“Our Car Purchase Preference Survey showed that 70 percent of car buyers want detailed information on car condition; 60 percent appreciates an extended warranty; and 40 percent values test drive experience and money back guarantee. Our Carsome Promise package, which is the first and the only in the market, and carefully curated Carsome Certified cars definitely offer the best value proposition for buyers,” says Cheng.

Carsome Promise consists of a one-year warranty and a five-day money back guarantee to a selection of Carsome Certified cars. All Carsome Certified cars have passed Carsome’s stringent 175-point inspection, have not been in major accidents and do not have structural or flood damage. On top of these, consumers can opt to get their cars delivered to their doorsteps, via Carsome’s Home Delivery service.

“The New Way of Buying Cars” for consumers starts with browsing of car models with detailed information and booking of test drives, all done online. Actual test drives will take place at a Carsome Experience Center, where, upon purchase confirmation, Carsome will manage the entire process for customers, ensuring a seamless and convenient online-to-offline experience.

Throughout the company’s five years of helping consumers sell their cars, the startup developed the largest transaction network, comprehensive car inspection and grading standards as well as sophisticated data intelligence in order to determine the vehicles it makes available to consumers. As a result, consumers get to enjoy a wide selection of high quality, certified used cars from a centralised inventory pool.

“With the new launch, we are now creating a new customer acquisition channel for our partner dealers to remarket and sell more cars through our extensive marketing reach. This is an exclusive, value-added service to our partner dealers, who can now list their cars on Carsome website for free,” he adds.

The startup is also planning to roll out its B2C segment regionally in the coming months. In conjunction with the new launch, the company has introduced its new brand identity, featuring a professional and institutionalised logo while retaining its organisational values and DNA.

Takeaways from an unprecedented crisis

While the startup faced challenges as a startup company during an unprecedented health crisis in Malaysia, it has also learned to overcome those challenges and in the process managed to gain a few key takeaways.

“We were already digitalising the used car industry as much as possible to consolidate a very fragmented market. The pandemic has accelerated the digitisation of the entire automotive industry,” says Cheng.

The market was fragmented because there is no system or standardisation when it comes to buying or selling used cars.

Consumers are very much on their own, from visiting multiple dealerships to managing paperwork, and all at their own risk. This fragmentation also caused a high level of distrust by consumers towards used-car dealers, Cheng shares with Business Today. This is where Carsome comes in, addressing the industry pain points by providing transparent and seamless solutions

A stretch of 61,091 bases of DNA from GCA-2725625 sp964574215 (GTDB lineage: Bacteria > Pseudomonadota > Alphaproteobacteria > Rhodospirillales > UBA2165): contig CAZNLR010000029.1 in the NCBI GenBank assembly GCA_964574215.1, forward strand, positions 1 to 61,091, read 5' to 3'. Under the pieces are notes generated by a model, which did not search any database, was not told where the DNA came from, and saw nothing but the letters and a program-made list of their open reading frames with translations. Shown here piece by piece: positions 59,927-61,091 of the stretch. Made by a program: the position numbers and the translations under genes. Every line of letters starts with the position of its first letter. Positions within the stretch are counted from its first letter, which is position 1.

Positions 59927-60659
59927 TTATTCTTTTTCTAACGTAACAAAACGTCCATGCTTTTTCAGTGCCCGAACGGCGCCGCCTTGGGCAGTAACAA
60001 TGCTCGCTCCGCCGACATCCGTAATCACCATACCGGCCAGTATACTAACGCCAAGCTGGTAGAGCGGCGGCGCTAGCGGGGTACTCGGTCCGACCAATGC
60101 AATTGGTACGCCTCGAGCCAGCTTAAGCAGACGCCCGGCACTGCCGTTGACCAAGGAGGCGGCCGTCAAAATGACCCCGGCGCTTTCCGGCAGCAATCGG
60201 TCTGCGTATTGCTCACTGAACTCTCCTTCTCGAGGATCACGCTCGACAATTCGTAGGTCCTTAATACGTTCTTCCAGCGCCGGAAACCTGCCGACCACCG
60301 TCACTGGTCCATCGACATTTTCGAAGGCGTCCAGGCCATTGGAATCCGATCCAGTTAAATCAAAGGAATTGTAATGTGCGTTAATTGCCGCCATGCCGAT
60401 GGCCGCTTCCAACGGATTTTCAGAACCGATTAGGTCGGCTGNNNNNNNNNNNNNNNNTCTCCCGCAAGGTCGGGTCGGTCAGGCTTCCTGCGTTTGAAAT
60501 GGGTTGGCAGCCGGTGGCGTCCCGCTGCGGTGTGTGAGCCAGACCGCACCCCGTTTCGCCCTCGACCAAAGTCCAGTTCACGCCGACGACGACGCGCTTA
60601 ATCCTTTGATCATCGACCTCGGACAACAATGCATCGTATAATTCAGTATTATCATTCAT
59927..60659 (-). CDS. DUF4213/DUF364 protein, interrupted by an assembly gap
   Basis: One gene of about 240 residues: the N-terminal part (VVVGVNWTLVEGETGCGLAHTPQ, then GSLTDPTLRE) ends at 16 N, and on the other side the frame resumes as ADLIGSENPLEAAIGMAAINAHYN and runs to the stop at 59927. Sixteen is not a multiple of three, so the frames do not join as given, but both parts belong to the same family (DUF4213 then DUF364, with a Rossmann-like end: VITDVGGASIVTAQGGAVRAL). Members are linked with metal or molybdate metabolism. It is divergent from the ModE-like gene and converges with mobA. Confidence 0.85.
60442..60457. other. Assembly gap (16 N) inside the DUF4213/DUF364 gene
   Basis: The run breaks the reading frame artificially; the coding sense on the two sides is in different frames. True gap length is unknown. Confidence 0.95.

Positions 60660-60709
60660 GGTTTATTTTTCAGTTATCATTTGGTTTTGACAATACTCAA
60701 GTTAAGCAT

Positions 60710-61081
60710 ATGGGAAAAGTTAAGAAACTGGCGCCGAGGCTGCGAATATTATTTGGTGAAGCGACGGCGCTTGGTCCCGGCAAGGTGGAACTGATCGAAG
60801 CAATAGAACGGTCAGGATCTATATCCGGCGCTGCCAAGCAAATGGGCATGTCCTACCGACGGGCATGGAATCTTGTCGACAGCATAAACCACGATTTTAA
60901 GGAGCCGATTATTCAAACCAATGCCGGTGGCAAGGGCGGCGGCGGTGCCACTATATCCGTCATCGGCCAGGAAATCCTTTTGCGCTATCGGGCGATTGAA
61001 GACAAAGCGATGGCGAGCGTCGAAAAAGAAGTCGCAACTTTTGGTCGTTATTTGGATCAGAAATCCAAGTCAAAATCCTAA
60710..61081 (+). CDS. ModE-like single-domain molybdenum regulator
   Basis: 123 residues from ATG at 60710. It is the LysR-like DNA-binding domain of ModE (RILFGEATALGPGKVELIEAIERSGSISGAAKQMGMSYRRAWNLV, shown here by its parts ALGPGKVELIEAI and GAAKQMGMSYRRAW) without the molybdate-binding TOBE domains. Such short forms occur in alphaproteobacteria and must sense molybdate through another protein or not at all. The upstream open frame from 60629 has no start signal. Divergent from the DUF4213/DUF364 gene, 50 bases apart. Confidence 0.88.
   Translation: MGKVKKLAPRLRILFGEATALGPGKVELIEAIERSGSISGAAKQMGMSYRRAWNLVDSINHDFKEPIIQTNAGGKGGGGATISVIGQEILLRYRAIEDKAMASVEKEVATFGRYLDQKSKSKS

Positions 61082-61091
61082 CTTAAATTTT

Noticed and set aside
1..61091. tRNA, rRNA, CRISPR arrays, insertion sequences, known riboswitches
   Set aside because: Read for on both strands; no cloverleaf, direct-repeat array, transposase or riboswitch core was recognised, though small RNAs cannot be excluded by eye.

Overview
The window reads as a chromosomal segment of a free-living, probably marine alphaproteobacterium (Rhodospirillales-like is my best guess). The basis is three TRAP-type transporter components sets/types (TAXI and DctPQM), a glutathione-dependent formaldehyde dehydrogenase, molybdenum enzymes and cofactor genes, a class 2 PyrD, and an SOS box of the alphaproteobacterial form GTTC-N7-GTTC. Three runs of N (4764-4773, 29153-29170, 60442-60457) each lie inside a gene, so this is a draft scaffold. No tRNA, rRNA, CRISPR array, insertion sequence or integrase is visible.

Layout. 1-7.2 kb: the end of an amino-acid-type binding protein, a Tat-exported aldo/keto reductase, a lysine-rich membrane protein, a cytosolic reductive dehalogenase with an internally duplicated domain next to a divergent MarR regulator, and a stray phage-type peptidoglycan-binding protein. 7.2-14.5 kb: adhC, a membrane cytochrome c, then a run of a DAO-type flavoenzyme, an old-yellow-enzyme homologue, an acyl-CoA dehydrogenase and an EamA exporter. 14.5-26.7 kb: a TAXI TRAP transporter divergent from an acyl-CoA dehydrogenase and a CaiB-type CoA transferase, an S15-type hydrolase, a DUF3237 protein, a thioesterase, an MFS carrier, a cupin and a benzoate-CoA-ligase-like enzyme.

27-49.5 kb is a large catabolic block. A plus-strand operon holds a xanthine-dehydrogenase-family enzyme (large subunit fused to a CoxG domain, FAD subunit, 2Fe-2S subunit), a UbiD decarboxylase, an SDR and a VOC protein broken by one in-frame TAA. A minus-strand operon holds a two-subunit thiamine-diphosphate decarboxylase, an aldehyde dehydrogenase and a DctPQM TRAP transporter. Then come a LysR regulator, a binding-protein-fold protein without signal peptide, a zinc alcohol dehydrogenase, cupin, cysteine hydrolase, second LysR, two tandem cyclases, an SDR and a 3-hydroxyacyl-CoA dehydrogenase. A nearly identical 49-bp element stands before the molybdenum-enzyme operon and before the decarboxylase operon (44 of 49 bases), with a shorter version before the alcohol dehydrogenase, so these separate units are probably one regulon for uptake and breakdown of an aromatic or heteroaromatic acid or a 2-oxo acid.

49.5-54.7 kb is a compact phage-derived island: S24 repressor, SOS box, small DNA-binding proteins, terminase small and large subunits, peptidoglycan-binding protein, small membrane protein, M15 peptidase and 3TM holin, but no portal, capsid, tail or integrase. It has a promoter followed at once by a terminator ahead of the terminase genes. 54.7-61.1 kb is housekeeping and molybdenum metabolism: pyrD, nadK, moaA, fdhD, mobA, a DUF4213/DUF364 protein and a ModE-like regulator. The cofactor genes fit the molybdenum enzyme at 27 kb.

Carsome has plans to focus on horizontal and vertical growth and expand into more cities within Malaysia, Indonesia, Thailand and Singapore while also looking to expand its product offerings and existing services to customers and dealers

When the lockdown measures were gradually eased in May and most working sectors were allowed to resume work, Eric shares that Carsome was able to be the first one out of the gate and achieve their V-shaped recovery.

This is done by Carsome fine-tuning its inspection app to increase productivity while ensuring the quality and performance of car inspectors, upgrading the backend infrastructure of its bidding platform, which currently sees a 50 percent increase in the number of cars supported and upskilling its workforce through accreditation as Carsome believes in investing in its people as they are one of the strongest assets.

Commenting how the new tariffs impacted consumer demand, Eric answered by saying that the performance of the used car market is generally influenced by that of the new car market, and is an indication of demand for private cars.

“The sales tax exemption for locally-assembled and imported cars under the Pelan Jana Semula Ekonomi Negara (PENJANA) will reduce the cost of car ownership. The initiative is also expected to bring more trade-in-opportunities when consumers are swapping their rides for new vehicles,” the startup co-founder says.

Carsome has plans to focus on horizontal and vertical growth and expand into more cities within Malaysia, Indonesia, Thailand and Singapore while also looking to expand its product offerings and existing services to customers and dealers including insurance, aggregation of financial products and a significantly different experience buying used cars.

The startup is currently also  working towards obtaining accreditation for its car inspection standard.